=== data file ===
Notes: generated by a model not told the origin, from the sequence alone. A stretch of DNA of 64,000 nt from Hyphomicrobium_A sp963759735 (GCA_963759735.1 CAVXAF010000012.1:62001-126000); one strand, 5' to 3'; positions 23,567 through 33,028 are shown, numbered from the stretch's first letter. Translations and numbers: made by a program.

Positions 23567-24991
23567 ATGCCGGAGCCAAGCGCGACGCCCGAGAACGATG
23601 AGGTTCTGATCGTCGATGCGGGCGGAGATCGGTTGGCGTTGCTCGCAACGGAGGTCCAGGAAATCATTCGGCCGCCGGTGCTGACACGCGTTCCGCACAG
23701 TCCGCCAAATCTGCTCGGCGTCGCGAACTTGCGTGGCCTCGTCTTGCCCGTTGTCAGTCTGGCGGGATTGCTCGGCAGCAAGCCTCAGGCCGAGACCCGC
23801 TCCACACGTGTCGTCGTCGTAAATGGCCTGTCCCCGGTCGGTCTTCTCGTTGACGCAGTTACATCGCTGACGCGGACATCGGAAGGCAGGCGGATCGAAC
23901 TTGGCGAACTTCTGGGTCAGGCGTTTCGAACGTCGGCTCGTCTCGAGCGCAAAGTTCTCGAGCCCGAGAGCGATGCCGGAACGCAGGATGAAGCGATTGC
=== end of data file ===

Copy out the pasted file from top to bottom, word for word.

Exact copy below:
Notes: generated by a model not told the origin, from the sequence alone. A stretch of DNA of 64,000 nt from Hyphomicrobium_A sp963759735 (GCA_963759735.1 CAVXAF010000012.1:62001-126000); one strand, 5' to 3'; positions 23,567 through 33,028 are shown, numbered from the stretch's first letter. Translations and numbers: made by a program.

Positions 23567-24991
23567 ATGCCGGAGCCAAGCGCGACGCCCGAGAACGATG
23601 AGGTTCTGATCGTCGATGCGGGCGGAGATCGGTTGGCGTTGCTCGCAACGGAGGTCCAGGAAATCATTCGGCCGCCGGTGCTGACACGCGTTCCGCACAG
23701 TCCGCCAAATCTGCTCGGCGTCGCGAACTTGCGTGGCCTCGTCTTGCCCGTTGTCAGTCTGGCGGGATTGCTCGGCAGCAAGCCTCAGGCCGAGACCCGC
23801 TCCACACGTGTCGTCGTCGTAAATGGCCTGTCCCCGGTCGGTCTTCTCGTTGACGCAGTTACATCGCTGACGCGGACATCGGAAGGCAGGCGGATCGAAC
23901 TTGGCGAACTTCTGGGTCAGGCGTTTCGAACGTCGGCTCGTCTCGAGCGCAAAGTTCTCGAGCCCGAGAGCGATGCCGGAACGCAGGATGAAGCGATTGC